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OM in the News: Quality Control in Intensive Care Units

September 14, 2012

If you want an example of how the tools of OM can result in major improvements in the field of health care, read The Wall Street Journal (Sept. 11, 2012) article on the use of checklists in hospital intensive care units. A national patient-safety program, sparked by the death a decade ago of an 18-month-old child, reduced the rate of a deadly  bloodstream infection by 40% in hospital ICUs.

The initiative, led by Johns Hopkins’ VP-Quality, Dr. Peter Pronovost,  was implemented in more than 1,100 ICUs in 44 states. It took aim at bloodstream infections associated with catheters used to deliver drugs directly into patients’ major veins. The result of the effort was a reduction in the rate of infections to 1.137 per 1,000 days of catheter use, from 1.903, over the first 18 months that hospitals implemented the program. This cut represented at least 2,000 infections avoided, more than 500 lives saved and $34 million in health-care cost savings.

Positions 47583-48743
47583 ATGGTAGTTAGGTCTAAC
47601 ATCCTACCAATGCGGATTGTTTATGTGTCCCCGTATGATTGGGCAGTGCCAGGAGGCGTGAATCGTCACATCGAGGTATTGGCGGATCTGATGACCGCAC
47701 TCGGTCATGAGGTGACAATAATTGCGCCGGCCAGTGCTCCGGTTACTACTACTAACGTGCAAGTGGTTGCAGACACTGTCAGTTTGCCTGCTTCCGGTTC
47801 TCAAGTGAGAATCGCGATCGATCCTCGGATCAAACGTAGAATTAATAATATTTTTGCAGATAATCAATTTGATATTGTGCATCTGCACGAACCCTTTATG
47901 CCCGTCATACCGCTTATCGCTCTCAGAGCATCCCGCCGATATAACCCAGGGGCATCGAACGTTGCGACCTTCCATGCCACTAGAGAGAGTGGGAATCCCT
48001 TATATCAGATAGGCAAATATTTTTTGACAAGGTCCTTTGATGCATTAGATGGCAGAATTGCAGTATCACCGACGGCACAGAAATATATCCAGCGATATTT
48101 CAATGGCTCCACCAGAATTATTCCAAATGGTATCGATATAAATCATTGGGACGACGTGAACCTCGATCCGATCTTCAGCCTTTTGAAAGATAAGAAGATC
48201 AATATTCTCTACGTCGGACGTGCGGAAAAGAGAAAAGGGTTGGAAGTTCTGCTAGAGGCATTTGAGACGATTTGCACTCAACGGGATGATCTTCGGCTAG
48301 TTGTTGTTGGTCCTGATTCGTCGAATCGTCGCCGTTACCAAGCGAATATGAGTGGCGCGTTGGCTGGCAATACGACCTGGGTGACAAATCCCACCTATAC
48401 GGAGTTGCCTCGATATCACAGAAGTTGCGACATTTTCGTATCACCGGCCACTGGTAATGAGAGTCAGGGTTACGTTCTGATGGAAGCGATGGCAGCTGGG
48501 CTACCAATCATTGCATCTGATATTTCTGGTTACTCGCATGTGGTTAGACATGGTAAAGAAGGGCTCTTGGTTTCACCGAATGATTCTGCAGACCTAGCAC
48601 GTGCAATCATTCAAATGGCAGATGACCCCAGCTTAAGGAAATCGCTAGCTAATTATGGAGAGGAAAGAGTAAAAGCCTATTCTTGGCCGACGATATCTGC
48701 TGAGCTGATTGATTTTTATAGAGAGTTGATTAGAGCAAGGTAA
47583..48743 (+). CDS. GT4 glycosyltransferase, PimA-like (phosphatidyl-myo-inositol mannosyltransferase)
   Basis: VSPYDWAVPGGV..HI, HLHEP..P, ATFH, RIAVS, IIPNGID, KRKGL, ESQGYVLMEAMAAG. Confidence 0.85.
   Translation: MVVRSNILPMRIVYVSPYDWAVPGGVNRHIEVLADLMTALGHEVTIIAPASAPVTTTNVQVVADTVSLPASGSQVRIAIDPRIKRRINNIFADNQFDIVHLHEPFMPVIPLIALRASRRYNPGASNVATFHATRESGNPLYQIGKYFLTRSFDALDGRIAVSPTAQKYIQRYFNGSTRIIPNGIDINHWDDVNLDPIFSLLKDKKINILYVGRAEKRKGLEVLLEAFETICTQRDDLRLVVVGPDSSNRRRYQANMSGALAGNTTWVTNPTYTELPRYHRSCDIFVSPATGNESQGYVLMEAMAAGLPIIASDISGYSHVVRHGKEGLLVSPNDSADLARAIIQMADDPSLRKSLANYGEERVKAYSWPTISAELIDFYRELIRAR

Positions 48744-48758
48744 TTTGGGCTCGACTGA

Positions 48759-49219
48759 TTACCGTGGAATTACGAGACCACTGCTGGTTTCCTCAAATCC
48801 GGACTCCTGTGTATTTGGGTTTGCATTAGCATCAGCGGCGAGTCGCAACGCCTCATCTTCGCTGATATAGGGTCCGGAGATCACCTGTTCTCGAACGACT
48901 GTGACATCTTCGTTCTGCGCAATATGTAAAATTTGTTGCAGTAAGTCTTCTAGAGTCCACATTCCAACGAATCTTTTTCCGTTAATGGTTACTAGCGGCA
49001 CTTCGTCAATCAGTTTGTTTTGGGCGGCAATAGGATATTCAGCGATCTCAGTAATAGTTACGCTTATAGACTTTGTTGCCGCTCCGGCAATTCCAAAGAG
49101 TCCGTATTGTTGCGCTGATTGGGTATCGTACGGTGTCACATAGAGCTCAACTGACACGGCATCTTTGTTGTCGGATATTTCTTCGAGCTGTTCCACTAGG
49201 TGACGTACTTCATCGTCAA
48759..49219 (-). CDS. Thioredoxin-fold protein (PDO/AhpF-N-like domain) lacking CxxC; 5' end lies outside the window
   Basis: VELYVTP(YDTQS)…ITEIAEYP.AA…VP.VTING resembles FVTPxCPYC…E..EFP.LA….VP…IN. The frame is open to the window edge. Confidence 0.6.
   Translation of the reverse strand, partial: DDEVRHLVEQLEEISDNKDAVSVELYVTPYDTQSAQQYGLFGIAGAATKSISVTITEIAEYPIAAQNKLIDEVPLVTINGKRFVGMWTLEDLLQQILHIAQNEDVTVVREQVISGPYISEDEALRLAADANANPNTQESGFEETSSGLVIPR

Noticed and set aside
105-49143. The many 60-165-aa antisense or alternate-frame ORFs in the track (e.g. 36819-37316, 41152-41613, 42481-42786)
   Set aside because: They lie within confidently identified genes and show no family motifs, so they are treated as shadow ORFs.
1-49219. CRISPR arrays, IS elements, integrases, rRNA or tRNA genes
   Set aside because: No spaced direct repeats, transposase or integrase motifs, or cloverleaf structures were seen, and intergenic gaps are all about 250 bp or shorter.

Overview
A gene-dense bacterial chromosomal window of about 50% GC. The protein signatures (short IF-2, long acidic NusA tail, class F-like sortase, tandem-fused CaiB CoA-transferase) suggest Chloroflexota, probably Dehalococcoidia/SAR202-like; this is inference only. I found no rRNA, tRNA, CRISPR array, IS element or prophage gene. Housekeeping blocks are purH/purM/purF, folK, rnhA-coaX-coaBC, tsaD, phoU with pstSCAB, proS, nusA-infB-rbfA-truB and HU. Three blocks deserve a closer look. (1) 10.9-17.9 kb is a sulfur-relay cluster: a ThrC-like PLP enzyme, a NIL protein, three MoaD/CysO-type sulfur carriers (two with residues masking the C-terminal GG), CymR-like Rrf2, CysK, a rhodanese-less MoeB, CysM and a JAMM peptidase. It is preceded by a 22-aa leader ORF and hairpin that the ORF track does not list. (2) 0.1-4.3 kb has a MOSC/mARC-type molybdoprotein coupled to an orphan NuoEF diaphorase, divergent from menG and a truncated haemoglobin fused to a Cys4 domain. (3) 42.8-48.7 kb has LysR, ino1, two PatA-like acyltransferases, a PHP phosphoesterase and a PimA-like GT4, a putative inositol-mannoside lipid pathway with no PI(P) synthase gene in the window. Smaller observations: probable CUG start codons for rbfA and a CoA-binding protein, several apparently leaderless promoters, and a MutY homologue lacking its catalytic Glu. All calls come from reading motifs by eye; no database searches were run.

One professor who helped with the rollout of the program in Rhode Island, said the results are “dramatic.” Though the ideas in the program weren’t new, its developers “figured out how to bundle those best practices and insert them into the daily practice of nurses, physicians and other health-care professionals.”

Mortality for central-line infections in the U.S. is 12% to 25%. The CDC estimated there were around 18,000 of the infections in ICUs in 2009, down from 43,000 in 2001. The entire program is built on checklists like pilots use. Key practices on the checklist include hand washing, properly covering up care givers and patients when a catheter is inserted, and using the right disinfectant at the site of insertion. But equally important, according to Dr. Pronovost, were cultural changes, such as authorizing nurses to ensure that doctors adhere to the lists.

Discussion questions:

1. How else can operations management tools be used in ICUs?

2. Ask students to report on Dr. Pronovost’s book, Safe Patients, Smart Hospitals, which we described in this blog last year.

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